Consider a scene in "Spirited Away" where his young heroine stands on a bridge leading away from the magical bathhouse in which much of the movie is set. The central action and necessary characters supply all that is actually needed, but watching from the windows and balconies of the bathhouse are many of its occupants. It would be easier to suggest them as vaguely moving presences, but Miyazaki takes care to include many figures we recognize. All of them are in motion. And it isn't the repetitive motion of much animation, in which the only idea is simply to show a figure moving. It is realistic, changing, detailed motion.
Most people watching the movie will simply read those areas of the screen as "movement." But if we happen to look, things are really happening there. That's what I mean by generosity and love. Mikayazi and his colleagues care enough to lavish as much energy on the less significant parts of the frame. Notice how much of the bathhouse you can see. It would have been quicker and easier to show just a bridge and a doorway. But Miyazaki gives his bathhouse his complexity of a real place, which possesses attributes whether or not the immediate story requires them.
The story of "Spirited Away" has been populated with limitless creativity. Has any film ever contained more different kinds of beings that we have never seen anywhere before? Miyazaki's imagination never rests. There is a scene where the heroine and her companion get off a train in the middle of a swamp. In the distant forest they see a light approaching. This turns out to be an old-fashioned light pole that is hopping along on one foot. It bows to them, turns, and lights the way on the path they must take. When they arrive at a cottage, it dutifully hangs itself above the gate. The living light pole is not necessary. It is a gift from Miyazaki.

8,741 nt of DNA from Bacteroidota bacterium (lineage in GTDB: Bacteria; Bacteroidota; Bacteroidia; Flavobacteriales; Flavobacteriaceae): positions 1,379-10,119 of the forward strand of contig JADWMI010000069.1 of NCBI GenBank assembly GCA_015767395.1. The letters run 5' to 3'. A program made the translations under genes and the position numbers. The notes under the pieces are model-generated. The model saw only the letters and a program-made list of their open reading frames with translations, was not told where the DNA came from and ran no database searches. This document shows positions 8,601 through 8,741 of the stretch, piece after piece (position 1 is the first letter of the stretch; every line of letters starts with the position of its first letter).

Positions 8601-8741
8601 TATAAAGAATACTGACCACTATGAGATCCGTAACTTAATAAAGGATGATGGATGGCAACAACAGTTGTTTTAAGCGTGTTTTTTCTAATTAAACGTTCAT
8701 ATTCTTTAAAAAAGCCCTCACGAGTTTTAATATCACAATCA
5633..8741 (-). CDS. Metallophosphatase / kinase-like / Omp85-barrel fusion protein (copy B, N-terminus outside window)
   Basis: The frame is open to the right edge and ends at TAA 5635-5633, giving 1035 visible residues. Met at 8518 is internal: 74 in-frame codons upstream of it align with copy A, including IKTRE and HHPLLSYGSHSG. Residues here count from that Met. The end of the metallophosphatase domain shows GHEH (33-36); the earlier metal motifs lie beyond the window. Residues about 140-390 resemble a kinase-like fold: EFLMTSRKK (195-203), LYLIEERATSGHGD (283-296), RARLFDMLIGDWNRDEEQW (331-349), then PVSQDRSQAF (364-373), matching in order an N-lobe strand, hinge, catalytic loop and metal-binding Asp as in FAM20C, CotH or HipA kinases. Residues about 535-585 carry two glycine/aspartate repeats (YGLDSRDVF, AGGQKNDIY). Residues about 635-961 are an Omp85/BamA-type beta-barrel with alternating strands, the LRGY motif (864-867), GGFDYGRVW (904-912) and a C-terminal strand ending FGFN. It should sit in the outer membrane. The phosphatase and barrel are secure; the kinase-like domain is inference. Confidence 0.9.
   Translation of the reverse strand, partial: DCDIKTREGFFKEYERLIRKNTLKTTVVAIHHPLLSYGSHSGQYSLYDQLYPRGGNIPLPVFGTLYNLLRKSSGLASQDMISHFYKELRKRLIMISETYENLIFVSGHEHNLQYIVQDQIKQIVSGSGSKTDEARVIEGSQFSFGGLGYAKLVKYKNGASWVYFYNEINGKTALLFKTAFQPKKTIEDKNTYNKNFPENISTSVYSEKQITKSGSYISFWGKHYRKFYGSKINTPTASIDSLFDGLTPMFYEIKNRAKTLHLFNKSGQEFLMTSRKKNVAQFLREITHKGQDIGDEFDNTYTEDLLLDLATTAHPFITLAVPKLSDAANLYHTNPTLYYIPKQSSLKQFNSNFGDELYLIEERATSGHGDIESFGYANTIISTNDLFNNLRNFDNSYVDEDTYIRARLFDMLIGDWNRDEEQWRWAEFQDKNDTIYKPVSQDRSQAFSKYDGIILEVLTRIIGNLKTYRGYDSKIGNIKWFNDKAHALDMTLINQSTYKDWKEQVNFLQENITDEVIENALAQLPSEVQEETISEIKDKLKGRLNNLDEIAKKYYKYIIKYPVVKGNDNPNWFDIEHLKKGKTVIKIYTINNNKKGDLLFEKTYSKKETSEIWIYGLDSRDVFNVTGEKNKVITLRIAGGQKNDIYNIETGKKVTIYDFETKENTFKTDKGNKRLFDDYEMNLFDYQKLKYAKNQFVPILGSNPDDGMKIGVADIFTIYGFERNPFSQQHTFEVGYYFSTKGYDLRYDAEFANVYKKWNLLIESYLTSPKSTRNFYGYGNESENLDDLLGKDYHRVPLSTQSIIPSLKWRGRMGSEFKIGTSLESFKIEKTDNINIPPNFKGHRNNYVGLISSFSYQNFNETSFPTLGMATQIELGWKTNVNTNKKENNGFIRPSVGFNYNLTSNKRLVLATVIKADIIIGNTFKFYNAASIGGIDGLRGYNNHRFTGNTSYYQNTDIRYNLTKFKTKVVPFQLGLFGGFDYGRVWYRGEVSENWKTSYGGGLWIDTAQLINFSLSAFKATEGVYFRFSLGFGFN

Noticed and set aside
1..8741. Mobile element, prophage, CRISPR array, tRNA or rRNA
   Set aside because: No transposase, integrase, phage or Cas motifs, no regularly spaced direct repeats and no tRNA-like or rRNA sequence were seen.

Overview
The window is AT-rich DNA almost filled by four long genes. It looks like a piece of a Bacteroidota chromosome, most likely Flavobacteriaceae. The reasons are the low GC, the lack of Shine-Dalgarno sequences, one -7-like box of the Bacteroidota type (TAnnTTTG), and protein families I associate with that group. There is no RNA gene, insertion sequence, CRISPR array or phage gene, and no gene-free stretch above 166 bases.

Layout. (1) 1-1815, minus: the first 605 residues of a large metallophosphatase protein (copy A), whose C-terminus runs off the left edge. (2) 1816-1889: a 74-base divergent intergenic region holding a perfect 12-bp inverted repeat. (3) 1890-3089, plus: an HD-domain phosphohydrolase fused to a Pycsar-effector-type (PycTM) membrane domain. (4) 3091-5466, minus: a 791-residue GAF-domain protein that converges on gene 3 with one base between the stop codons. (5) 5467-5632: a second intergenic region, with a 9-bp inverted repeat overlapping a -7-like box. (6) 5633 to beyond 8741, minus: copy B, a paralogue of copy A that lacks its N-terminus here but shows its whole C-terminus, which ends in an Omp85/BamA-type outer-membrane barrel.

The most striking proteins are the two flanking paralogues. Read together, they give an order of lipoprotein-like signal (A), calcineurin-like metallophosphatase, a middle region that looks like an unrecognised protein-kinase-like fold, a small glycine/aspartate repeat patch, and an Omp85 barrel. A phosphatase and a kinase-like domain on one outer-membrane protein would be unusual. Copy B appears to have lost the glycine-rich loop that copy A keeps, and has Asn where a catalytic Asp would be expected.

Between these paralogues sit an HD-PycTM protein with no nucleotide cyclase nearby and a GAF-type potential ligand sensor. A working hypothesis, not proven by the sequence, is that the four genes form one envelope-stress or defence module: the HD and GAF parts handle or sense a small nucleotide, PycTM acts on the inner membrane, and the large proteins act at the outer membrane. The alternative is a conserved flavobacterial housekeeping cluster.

His story involves a 10-year-old girl named Chihiro, who isn't one of those cheerful little automatons that populate many animated films. She is described by many critics as "sullen." Yes, and impatient and impetuous, as she's stuck in the back seat during a long drive to a house her parents want to examine. Her father loses the way in a dark forest, and the road seems to end at the entrance to a tunnel. Investigating it, they find it leads to an abandoned amusement park. But at dusk, some of the shops seem to reopen, especially a food shop whose fragrances steam into the cool air. Her parents fall eagerly upon the counter jammed with food, and stuff their mouths. Chihiro is stubborn and says she isn't hungry. Her parents eat so much they double or triple in size. They eat like pigs, and they become pigs. These aren't the parents of American animation, but parents who can do things that frighten a child.
The amusement park leads to a gigantic floating bathhouse, whose turrets and windows and ledges and ornamentation pile endlessly upon themselves. A friendly boy warns her to return, but she is too late, and the bathhouse casts off from the shore. Chihiro ventures inside, and finds a world of infinite variety. She cannot find her way out again. The boy says everyone must have a job, and sends her to Kamaji, an old bearded man with eight elongated limbs, who runs the boiler room. He and a young girl advise her to apply to Yubaba, who owns the bathhouse. This is a fearsome old witch who exhales plumes of smoke and a cackling laugh.